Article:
December, 2015

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Issue #75

Looking for free, tantalizing Tales of the Old West?
You're at the right place.


Read this month's Tales and vote for your favorite.
They'll appear in upcoming print volumes of The Best of Frontier Tales Anthologies!

Streets of Gold
by Nancy Peacock
The bank has been robbed of twenty-dollar gold pieces. Billy can't convince the sheriff he found the one he spent. Then another fellow finds one. Will this start a gold rush? Running a saloon in this town is always exciting.

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Desert Chase
by Larry Garascia
Thaddeus Deaver had shot and killed a sheriff, two deputies and a woman while trying to rob a bank. He had also shot and wounded a young boy. But now marshal Cody Justus was on his trail and vowed to bring him to justice.

* * *

The Reprieve
by Rene Vega
Silas left Missouri for a better life out West. He'd heard stories of rogue cowboys, Comanche, and such, but didn't figure they'd bother him. When his luck turned and he got lost in the desert with Apaches on his trail, he knew only the same extreme of luck might keep him alive.

* * *

Legendary Marshal Bass Reeves
by John Young
Overcoming the harsh conditions of a slave's life in the 1800's to rise to a position of particular note would be a noteworthy accomplishment for anyone born into that life. But to become the most famous U.S. Deputy Marshal West of the Mississippi and greatest frontier hero would be an impressive feat.

* * *

The Ghost of Flamingo Flats
by J.C. Hulsey
Do you believe in ghosts? Some do, some don't. I'm not sure which I believe. In this short story, you will have the opportunity to make up your own mind as to what you want to believe.

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Blackwater Station
by Mark Wilkinson
A frontier tale straight from South Africa.

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Want all of this month's Western stories at once? Click here –

All the Tales

Desert Chase
by Larry Garascia

White hot sun streamed down from a cobalt sky and soaked the desert sand, turning the desert into an inferno until the temperature was a hundred twenty degrees. It became so hot it could not get any hotter. It was hotter than it had ever been. Over the white hot Nevada desert marshal Cody Justus walked his horse. The horse carried his saddle and saddle bags, a bed roll and two five gallon casks of water and a feed bag. Every hour Cody stopped and allowed the horse to drink from a canvas bucket. And Cody drank too. Not to drink was to die.

They had been walking under the torturous sun since dawn. It had been cool and dark and then the sun came up and the furnace lit and everything was hot. Cody was on the trail of Thaddeus Deaver. Yesterday Deaver had shot and killed four people in Reno while trying to rob the Nevada National Bank. He killed the sheriff and two deputies and a woman and shot and wounded a young girl.

Cody pulled his horse up and took down the canvas bucket and spread it open and poured water from a cask. While his horse drank Cody took a long pull from one of his canteens, then wiped his head and face and the back of his neck with a handkerchief. He was dressed all in white in protection against the savage heat. Even his hat was white. But he was dripping with sweat. So he took another long drink of water. The water was warm and tasted brittle but he drank it. Then he folded the canvas bucket, hung it over the saddle horn and set off again.

Cody had been across the desert before and it amazed him how it was a red hot furnace during the day and turned icy cold at night. The sand was hot under his boots and Cody could look out in the distance and see heat waves shimmering up into the sky, crashing together in undulating agony.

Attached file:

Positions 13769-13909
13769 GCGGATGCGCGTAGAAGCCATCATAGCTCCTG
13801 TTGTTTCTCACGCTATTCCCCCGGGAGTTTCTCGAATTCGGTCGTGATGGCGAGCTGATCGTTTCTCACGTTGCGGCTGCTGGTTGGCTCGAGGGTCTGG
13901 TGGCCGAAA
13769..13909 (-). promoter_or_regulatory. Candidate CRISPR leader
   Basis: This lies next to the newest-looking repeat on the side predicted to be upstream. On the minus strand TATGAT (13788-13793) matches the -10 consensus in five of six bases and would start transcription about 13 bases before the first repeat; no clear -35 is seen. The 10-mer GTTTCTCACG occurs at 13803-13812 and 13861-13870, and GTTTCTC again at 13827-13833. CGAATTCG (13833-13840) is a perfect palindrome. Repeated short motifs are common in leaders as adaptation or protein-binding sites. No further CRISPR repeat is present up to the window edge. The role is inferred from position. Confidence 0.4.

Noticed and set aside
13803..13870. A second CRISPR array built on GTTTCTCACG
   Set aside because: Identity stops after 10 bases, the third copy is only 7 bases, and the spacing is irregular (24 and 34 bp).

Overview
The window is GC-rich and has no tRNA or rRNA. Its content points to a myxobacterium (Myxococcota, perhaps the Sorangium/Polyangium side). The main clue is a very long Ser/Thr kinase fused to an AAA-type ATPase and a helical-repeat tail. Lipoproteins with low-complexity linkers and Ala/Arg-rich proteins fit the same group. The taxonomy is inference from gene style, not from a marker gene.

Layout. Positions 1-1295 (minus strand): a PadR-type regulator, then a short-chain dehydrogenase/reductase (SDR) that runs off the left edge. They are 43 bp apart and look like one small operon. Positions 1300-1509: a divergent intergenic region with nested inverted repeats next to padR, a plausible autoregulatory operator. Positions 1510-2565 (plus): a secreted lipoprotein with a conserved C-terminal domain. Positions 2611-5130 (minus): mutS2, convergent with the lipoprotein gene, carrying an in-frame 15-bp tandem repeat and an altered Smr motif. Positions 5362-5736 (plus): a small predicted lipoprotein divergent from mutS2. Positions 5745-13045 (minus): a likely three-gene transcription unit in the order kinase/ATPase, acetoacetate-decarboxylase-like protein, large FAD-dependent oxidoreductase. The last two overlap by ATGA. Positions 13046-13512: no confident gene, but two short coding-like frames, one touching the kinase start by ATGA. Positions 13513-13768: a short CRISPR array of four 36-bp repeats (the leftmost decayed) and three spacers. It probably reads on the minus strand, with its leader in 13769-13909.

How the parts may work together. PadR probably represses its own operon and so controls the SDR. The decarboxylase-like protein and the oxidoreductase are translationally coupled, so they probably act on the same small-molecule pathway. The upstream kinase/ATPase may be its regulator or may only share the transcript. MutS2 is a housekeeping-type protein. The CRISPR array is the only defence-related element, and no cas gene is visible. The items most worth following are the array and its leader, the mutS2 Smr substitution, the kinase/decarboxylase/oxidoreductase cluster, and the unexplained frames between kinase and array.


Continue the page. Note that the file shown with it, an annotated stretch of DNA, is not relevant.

It was easy for Cody to track the outlaw for he was leaving a deep trail in the sand. There were foot prints from the horse but no boot prints. That meant Thaddeus was riding. And it meant he was killing his horse and would soon be on foot. Cody vowed to catch him before he made it to Break Out, a small windswept town on the California border.

Cody kept watch on the sky ahead for buzzards. Buzzards would be the first indication that the outlaw's horse had been killed. Not even a butcher like Thaddeus would leave a sick horse dying on the white hot sand. He would shoot him and leave him for the buzzards. And Cody was counting on that. Being on foot would slow Thaddeus down.

Cody led his horse up a rise. There were burnt out cactus on top of the rise and the sand turned brown and then the sand was white again and the tracks led down the other side and off into the distance.

And all the while it was endlessly hot. Cody paused and watered his horse again. He rolled a cigarette and smoked and when he was finished stripped the cigarette and scattered the tobacco across the sand. They started off again and the sun was straight up in the sky. As they walked the sun began to move to the other side of the horizon and it blistered Cody and his horse with new found agony. He did not believe it could get so hot. He stopped and watered his horse and poured water over his handkerchief and tied it loosely around his neck and took off his hat and poured some water over his head and let the water run down his face and neck. He replaced his hat and they set off once more through the afternoon inferno.

For an hour they trudged across the burning sand under the tormenting sun and when he stopped again to water his horse he used the last of the water from the first cask. He left the empty cask on the burning sand and set off again.

Meanwhile, not far out ahead, Thaddeus was having a hard time. He had ridden his horse savagely and the animal was giving out. And he was down to half a canteen of water and the scorching sun was a constant agony and the hot sand seemed to go on forever. Break Out was an hour away and he began to wonder if he could make it.

He slowed his horse to a crawl, but the animal staggered over the hot desert and fell panting onto the sand, throwing him from the saddle. Thaddeus knew it was the end. The animal had no more to give and he would have to shoot the horse and walk the rest of the way to Break Out.

With a single shot he killed the animal and left the horse where it lay and set off on foot, his canteen slung over his right shoulder. The sun was halfway down the horizon. When the sun set it would set quickly and the sky would turn inky black and the night turn cold as the desert gave up its heat. And when it got cold it would be very cold and he had no bedroll. He was sweltering now, almost choked by the stifling heat, but in a few hours he would be freezing. And that marshal was tracking him and he knew the marshal would not give up because that marshal never gave up. His only hope was to make it to Break Out where he would steal a horse.

Half an hour in front of Thaddeus a big wagon pulled by eight mules was making its way from Break Out to Reno. The wagon carried an assorted supply of various sundries and two large barrels of water. The sundries were for trade with the general store in Reno.